Nau mai, haere mai, welcome to eyeCONTACT, a forum built to encourage art reviews and critical discussion about the visual culture of Aotearoa New Zealand. I'm John Hurrell its editor, a New Zealand writer, artist and curator. While Creative New Zealand and other supporters are generously paying me and other contributors to review exhibitions over the following year, all expressed opinions are entirely our own.

Monday, July 27, 2009

When video was radical

Darcy Lange: Study of an Artist at Work
Edited by Mercedes Vicente, with contributions by Benjamin Buchloh, Guy Brett, Lawrence McDonald, John Miller, Geraldene Peters, Pedro Romero, Dan Graham and Mercedes Vicente.
Softcover, 208 pp. b/w and colour illustrations
Published by Ikon, Govett-Brewster Art Gallery 2008

New Zealand’s pioneer video documenter of working life, Darcy Lange (1946-2005) was often included in small group surveys of seventies practice, exhibtions that usually ended up with skimpy catalogues. He now has a substantial document about his projects, a publication that accompanies the New Zealand show (organised by Mercedes Vicente, the Govett-Brewster’s curator) presented at the Govett-Brewster and Adam Art Galleries, and the English version (curated by Helen Legg and Mercedes Vicente) at the Ikon in Birmingham. The achievement of Vicente, its editor, is that she has managed to rustle up an amazing group of authorative scholars, curators and artist /friends from around the world to contribute a suite of varied but highly informative, accessible essays; all about an artist whose videos – being in real time and unedited - many in the art world consider unwatchable. The detailed research poured into this publication impresses and the (usually Marxist) writers are shrewdly picked for their different areas of focus.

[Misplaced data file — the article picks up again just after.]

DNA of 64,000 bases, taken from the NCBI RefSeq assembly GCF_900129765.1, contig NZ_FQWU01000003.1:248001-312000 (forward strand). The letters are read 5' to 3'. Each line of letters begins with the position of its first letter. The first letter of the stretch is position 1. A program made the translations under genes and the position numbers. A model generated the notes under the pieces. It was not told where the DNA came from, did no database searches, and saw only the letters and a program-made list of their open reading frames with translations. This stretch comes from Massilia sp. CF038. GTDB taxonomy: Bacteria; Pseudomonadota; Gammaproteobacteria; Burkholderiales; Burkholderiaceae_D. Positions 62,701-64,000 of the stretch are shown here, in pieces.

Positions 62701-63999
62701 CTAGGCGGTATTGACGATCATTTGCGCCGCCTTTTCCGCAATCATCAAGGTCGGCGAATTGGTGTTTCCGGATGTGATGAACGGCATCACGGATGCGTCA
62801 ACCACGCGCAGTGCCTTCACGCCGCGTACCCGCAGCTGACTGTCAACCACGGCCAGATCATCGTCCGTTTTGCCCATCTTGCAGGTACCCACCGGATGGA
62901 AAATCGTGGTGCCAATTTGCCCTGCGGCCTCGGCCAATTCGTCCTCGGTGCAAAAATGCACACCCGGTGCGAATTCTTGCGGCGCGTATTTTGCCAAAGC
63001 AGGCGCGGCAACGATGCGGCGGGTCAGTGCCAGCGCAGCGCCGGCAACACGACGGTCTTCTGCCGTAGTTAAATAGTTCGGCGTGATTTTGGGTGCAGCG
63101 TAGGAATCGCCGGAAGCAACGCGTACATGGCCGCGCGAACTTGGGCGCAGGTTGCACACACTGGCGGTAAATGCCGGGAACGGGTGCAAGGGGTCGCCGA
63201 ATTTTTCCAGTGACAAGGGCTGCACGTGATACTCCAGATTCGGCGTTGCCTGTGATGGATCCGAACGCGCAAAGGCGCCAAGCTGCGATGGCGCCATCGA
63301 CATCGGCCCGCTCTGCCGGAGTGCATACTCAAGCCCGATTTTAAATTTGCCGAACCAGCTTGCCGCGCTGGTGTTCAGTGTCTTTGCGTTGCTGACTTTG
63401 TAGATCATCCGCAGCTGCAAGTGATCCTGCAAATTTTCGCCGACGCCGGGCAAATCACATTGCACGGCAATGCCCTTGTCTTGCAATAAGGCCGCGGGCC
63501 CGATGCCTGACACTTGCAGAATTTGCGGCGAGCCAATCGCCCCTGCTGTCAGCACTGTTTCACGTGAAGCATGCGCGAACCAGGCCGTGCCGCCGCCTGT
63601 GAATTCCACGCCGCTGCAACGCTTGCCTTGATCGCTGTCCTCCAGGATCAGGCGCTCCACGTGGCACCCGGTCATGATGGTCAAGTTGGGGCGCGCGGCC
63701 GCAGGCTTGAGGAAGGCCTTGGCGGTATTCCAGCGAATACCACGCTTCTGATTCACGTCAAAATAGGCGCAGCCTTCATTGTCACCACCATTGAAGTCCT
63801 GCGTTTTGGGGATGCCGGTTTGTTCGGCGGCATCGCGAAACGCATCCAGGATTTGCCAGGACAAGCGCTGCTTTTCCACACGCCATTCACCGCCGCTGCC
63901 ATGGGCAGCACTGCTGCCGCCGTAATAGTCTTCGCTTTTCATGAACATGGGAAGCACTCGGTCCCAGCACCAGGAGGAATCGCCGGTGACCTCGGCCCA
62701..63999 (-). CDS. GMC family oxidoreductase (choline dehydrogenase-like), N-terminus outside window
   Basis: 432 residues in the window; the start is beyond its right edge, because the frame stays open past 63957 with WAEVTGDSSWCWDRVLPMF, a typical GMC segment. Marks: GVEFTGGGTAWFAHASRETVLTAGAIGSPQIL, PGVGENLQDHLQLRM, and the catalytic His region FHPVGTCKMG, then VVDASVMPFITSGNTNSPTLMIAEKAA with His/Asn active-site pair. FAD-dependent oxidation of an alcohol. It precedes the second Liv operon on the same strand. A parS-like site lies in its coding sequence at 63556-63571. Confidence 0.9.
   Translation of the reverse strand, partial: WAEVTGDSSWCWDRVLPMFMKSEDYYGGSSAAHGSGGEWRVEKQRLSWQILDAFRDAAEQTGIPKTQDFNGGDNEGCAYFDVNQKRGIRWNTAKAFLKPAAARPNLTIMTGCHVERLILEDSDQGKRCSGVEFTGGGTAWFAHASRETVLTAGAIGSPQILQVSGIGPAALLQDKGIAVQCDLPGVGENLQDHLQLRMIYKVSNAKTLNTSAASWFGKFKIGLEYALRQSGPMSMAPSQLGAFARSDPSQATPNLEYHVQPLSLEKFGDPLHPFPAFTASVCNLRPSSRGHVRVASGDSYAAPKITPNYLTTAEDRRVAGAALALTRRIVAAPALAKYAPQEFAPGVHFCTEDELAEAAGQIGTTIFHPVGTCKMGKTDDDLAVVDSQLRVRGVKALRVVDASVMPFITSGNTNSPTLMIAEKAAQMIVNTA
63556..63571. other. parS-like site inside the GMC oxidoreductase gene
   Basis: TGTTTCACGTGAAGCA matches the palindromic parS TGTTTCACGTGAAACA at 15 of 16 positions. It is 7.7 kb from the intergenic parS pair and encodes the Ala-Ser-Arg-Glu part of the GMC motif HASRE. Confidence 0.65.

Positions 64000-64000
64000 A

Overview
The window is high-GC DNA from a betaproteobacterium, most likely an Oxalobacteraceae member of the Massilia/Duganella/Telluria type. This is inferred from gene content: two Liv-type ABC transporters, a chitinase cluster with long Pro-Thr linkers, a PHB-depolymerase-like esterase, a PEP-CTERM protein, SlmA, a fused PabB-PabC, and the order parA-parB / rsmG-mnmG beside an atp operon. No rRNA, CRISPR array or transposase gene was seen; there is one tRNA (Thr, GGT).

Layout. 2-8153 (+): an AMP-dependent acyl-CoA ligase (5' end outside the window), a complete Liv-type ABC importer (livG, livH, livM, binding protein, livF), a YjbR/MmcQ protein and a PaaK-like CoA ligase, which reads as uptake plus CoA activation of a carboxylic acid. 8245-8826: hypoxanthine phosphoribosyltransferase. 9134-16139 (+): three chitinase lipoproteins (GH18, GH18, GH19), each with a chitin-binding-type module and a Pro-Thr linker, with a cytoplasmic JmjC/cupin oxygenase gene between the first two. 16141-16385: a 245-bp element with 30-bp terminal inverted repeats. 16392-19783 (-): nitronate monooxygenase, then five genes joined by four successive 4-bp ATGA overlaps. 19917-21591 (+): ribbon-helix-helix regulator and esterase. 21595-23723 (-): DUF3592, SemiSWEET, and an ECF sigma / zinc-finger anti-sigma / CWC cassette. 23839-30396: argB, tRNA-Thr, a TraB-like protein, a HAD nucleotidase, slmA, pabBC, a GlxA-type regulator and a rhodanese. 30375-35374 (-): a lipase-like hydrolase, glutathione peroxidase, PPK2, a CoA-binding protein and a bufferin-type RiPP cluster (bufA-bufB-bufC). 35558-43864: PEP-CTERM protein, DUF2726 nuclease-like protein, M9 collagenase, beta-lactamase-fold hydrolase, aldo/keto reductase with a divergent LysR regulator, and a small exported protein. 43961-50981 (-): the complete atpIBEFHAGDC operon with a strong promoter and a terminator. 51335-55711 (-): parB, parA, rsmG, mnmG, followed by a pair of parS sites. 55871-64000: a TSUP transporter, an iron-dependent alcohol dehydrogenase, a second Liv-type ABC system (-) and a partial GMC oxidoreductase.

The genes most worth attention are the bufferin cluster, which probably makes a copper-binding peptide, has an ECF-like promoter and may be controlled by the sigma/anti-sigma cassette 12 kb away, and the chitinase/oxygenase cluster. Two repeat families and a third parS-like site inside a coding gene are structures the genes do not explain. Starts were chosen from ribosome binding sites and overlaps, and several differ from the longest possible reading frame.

Vicente’s own essay is a comprehensive biographical and historical overview of Lange’s work in Spain, the U.K. and Aotearoa that sets up a thorough introductory context for the endeavours of the other contributors. In the preceding but illuminating preface she tells us a little about her own Spanish background and what attracted her to Lange’s work, introducing the notion that his performances as a flamenco musician were an extension of his video practice.

October co-editor, Benjamin Buchloh, is an art historian who always has a forthright point of view. His immensely interesting essay is about the history of documentary photography, in particular the period of the mid-seventies when certain ‘progressive’ artists such as Burgin, Wall, Roster and Sekula began through their practice to criticise conceptualist photography because of its prohibition against referentiality and representation and emphasis on deskilling - and open up an interest in particular historical, social and political conditions. The artists they reacted against – Ruscha, Graham, Huebler, Baldesarri and Smithson, sometimes were their friends, as was Graham with Lange – for Buchloh subtly aligns Lange to the critiquing group (though he is very different in not having an interest in theory, as Vicente points out) because of his ‘recovery of the working body’, his ‘persistent interest in the conditions of social class’, and his recognition of ‘the universal permeation and presence of skills in every member of the working collectivity.’ (p.60)

Lawrence McDonald extends this side of Lange’s thought when he points out that Lange considered Polynesians to do “everything as creatively as they can”, and that “creativity in schools is not necessarily confined to the art class (p.124).” Much of McDonald’s discussion in a superbly researched essay is taken up with the ideas of education theorist Paul Willis that he posits as parallel to Lange’s methodology. He refers to two of Willis’s books, the first being The Ethnographic Imagination (2000) which asks “..what are the consequences of viewing everyday relations as if they contained a creativity of the same order as that held to be self-evidently part of what we call the arts?”